So zweckmässig diese Methoden nun auch sein mögen, so sind sie doch etwas umständlich, auch können u. U. Witterungseinflüsse ihre Durchführung vereiteln und zudem ist auch nicht in allen Gegenden geeignetes und billiges Brennmaterial zu beschaffen.Translation:
However functional these methods may be, they are however somewhat laborious, and their execution may also be impeded by climatic conditions, further one cannot obtain adequate and cheap burning material in all regions.So if there’s anything to be "recalled" here, it is that Jansson misrepresented Zwick’s assessment of Lothes & Profé’s method, so as to make it look as if Zwick had a wholly negative opinion of this method, while actually Zwick also pointed out the low fuel consumption and considered the procedure to be "functional", though "laborious".
Jansson’s second source is a quote from W. Heepke, Die Kadaver-Vernichtungsanlagen on p. 1376 (not p. 1240, as Jansson states) of MGK’s magnum opus). Though apparently familiar with the German language, Mattogno mistranslates Heepke’s remark:
Die einzige Schwierigkeit liegt nur darin, dass stets ein Sachverständiger den Prozess in die Wege leiten muss.as follows:
The only difficulty was that the process had to be constantly supervised by an expert.Actually Heepke said nothing about constant supervision in the above-quoted sentence. "In die Wege leiten" literally translates as "to put on its way" and means "to initiate something" or "to engineer something", according to the Leo online dictionary. So the correct translation of Heepke’s remark would be the following:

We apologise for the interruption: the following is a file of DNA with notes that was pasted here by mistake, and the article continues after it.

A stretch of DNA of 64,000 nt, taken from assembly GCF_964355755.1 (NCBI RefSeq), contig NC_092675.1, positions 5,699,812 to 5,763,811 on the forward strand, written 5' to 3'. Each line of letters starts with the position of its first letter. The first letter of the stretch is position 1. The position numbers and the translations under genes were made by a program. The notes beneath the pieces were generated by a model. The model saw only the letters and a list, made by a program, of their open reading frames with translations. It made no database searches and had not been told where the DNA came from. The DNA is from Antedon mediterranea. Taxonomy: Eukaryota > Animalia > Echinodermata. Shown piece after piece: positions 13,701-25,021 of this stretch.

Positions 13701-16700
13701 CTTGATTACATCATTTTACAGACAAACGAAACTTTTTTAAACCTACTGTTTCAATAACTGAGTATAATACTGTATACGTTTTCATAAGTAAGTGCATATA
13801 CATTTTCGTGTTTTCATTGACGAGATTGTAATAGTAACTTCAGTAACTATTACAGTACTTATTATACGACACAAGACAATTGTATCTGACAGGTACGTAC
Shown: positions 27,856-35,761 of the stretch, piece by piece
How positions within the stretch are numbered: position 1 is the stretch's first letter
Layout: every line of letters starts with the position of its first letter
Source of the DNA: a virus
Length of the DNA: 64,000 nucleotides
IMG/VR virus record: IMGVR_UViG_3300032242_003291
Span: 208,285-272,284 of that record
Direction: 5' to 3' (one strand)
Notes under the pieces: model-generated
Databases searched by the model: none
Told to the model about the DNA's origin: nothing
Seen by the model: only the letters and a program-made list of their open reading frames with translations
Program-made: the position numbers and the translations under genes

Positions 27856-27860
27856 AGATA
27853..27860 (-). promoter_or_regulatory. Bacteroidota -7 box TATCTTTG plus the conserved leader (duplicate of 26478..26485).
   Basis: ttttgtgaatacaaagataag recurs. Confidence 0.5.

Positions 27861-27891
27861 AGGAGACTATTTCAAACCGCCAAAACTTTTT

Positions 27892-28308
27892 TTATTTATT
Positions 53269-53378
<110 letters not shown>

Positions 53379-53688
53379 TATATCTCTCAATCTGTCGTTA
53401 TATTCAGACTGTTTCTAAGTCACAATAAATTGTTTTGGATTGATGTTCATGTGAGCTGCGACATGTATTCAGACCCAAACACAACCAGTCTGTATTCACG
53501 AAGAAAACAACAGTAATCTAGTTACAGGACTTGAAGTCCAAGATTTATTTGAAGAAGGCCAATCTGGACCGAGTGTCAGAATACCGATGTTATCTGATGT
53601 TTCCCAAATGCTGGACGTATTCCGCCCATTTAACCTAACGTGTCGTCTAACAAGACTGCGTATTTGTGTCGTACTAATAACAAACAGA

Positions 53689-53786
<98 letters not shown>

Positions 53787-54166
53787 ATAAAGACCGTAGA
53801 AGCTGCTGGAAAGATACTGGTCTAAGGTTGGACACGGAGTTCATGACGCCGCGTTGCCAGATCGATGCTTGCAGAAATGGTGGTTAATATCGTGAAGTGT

The only difficulty is that the process always has to be initiated (engineered) by an expert.Finding an expert to initiate the cremation process might be difficult for a farmer needing to burn diseased carcasses in a remote region, hence presumably Heepke’s remark about what he otherwise seems to have considered an appropriate method. But it was not a difficulty for the SS at the AR camps, who had an expert on open-air cremation matters (SS-Scharführer Herbert Floss or Herbert Floß) at their disposal.
While I might still give Mattogno the benefit of doubt, I know Jansson’s German to be good enough for him to have recognized this mistranslation, which of course is favorable to his argument whereas the correct translation is not. Jansson also failed to inform his readers that Heepke considered the need of an expert to get the process going to be the only disadvantage or difficulty ("Die einzige Schwierigkeit") of Lothes & Profé’s method. But then, Jansson has already shown before that he’s an inveterate liar, whose rendering of sources should be taken with a big grain of salt (examples see the previous installment of this series).